With Trump, when it comes to Israel, you just don’t know
Op-ed: The new president, the great hope of the Israeli right, has already bashed settlements, paused the embassy relocation, and urged Israel to be reasonable in its dealings with the Palestinians. He may say the opposite to Netanyahu. Or not. And whatever he says may not translate into policy afterwards. Good luck to us all
Times of Israel
Last Thursday, just a few hours before he dined with Republican mega-donor Sheldon Adelson, US President Donald Trump gave an interview to Adelson’s free Israeli daily Israel Hayom in which he unmistakably declared his opposition to the expanding Israeli settlement enterprise.
The question he was asked by the interviewer was plainly phrased to elicit a positive presidential response on settlements: “We heard from Washington this week that settlements are not an impediment to the peace process,” Boaz Bismuth ventured. “I guess this is an issue you and Prime Minister Benjamin Netanyahu are going to discuss?”
But Trump, rather than performing as expected by reiterating or expanding on the notion of settlements as harmless to peacemaking, in accordance with Prime Minister Benjamin Netanyahu’s worldview, responded with precisely the opposite sentiment: “They [settlements] don’t help the process,” said Trump, jaw-droppingly. “I can say that. There is so much land left. And every time you take land for settlements, there is less land left. But we are looking at that, and we are looking at some other options we’ll see. But no, I am not somebody that believes that going forward with these settlements is a good thing for peace.”
Israel Hayom did its best to ignore the presidential bombshell. It headlined its English newsletter report on the interview not with the dramatic news that the ostensibly pro-settlement leader of the free world is actually anti, but with another, much less surprising Trump quote: “I won’t condemn Israel, it’s been through enough.” Even its introductory paragraph, at the top of the transcript, didn’t mention the president’s settlement critique.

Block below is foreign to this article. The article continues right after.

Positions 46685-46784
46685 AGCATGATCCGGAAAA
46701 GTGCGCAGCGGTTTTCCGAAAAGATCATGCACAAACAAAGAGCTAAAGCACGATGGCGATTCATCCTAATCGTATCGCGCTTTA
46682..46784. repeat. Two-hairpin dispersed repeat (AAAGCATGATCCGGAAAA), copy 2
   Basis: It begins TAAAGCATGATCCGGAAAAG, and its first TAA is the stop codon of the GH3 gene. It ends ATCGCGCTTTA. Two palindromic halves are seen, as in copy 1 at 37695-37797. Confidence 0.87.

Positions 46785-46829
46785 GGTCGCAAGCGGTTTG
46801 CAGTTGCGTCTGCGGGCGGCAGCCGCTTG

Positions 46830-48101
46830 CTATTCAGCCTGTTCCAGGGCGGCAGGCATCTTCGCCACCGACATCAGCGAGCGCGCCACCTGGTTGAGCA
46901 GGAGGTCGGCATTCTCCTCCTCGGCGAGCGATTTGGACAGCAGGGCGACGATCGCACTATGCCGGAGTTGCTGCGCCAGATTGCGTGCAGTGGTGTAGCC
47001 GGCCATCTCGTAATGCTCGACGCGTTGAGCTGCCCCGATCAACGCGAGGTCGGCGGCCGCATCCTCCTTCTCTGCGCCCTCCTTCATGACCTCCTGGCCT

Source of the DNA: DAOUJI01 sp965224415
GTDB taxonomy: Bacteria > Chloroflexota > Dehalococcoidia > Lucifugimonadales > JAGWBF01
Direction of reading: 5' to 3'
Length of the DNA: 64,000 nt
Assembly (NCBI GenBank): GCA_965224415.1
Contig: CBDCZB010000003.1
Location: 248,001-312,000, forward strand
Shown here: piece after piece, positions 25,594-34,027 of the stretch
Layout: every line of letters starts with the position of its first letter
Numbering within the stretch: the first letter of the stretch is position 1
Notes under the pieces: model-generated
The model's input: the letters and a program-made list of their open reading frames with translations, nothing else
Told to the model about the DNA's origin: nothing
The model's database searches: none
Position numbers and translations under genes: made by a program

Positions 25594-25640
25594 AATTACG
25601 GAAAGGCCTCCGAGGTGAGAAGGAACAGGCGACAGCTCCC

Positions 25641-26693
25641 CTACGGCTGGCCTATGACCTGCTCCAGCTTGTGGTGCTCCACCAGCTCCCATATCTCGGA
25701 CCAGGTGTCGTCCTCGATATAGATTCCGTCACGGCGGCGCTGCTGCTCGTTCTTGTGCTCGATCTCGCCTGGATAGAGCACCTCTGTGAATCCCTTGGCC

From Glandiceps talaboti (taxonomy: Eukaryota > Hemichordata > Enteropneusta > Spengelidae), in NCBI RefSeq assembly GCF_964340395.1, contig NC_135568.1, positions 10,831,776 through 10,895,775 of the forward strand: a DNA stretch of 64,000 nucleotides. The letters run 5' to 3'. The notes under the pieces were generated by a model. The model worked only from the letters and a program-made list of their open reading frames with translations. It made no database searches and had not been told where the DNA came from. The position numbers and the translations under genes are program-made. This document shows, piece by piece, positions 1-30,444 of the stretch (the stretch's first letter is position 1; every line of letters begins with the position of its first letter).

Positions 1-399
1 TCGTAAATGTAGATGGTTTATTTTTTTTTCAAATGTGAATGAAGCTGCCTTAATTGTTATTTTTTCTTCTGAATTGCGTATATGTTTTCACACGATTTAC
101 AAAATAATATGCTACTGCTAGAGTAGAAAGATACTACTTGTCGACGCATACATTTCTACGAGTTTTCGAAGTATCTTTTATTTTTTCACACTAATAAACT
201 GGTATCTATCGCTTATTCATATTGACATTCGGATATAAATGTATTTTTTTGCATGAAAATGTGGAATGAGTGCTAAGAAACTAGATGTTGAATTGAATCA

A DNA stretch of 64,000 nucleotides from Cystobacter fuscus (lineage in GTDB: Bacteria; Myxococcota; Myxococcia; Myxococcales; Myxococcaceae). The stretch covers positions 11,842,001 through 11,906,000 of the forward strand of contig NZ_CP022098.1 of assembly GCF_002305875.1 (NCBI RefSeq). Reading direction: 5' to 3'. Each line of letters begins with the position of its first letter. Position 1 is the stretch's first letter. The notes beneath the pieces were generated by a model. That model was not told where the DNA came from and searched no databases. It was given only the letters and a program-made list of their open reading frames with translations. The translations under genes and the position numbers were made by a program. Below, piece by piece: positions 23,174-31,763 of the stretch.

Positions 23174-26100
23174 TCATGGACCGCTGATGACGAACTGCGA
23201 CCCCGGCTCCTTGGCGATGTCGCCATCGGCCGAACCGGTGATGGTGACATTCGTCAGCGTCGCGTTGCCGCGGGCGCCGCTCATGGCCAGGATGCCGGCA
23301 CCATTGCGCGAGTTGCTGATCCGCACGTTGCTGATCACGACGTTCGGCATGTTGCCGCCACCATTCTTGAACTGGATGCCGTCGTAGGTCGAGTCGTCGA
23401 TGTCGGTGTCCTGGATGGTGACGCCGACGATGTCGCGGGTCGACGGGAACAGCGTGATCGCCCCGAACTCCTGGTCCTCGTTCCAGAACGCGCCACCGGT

On Wednesday, Netanyahu will sit with Trump for the first time in the Oval Office. Many in the prime minister’s firmly pro-settlement, increasingly strident right-wing coalition had been expecting that this meeting would vindicate their initial euphoria at Trump’s presidential victory. Naftali Bennett, Miri Regev, Ayelet Shaked, Ze’ev Elkin et al had been hailing the election of the billionaire political rookie as prefacing the realization of their central goals. They and their colleagues had been loudly anticipating the abrogation of the Iran nuclear deal, the relocation of the US Embassy from Tel Aviv to Jerusalem, full-throated support for settlements, assent to West Bank annexation, and the explicit demise of all talk of Palestinian statehood. The news that Trump intended to send settler champion David Friedman as his envoy here only seemed to confirm the imminent radical shift in US policy after eight years of the unquestionably anti-settlement and purportedly Iran-appeasing Barack Obama.
Just like the editors at Israel Hayom, the Israeli right has been doing its best to ignore the president’s radically off-message settlement denunciation, and attempting to dictate US-Israel policy in the years ahead. Woe betide both Trump and Netanyahu, Jewish Home party leader Bennett warned on Saturday, if they dare to so much as mention, much less endorse, the notion of a two-state solution on Wednesday. If, in their public remarks, the two men cite “an obligation to establish Palestine or ‘two states’ in some or other iteration, we will all feel it in our flesh for years to come. It will be an earthquake,” declared Bennett, megalomaniacally presuming to tell the president of the United States what he can and cannot say. “International pressure, boycotts, anti-Israel reports, missiles, [building] freezes, tying the hands of our soldiers in the fight against terrorism — all this will continue and intensify,” Bennett predicted.
But the fact is that there’s simply no telling what this president might say to Netanyahu on Wednesday (or, for that matter, to anybody else, on any other subject, at any other time).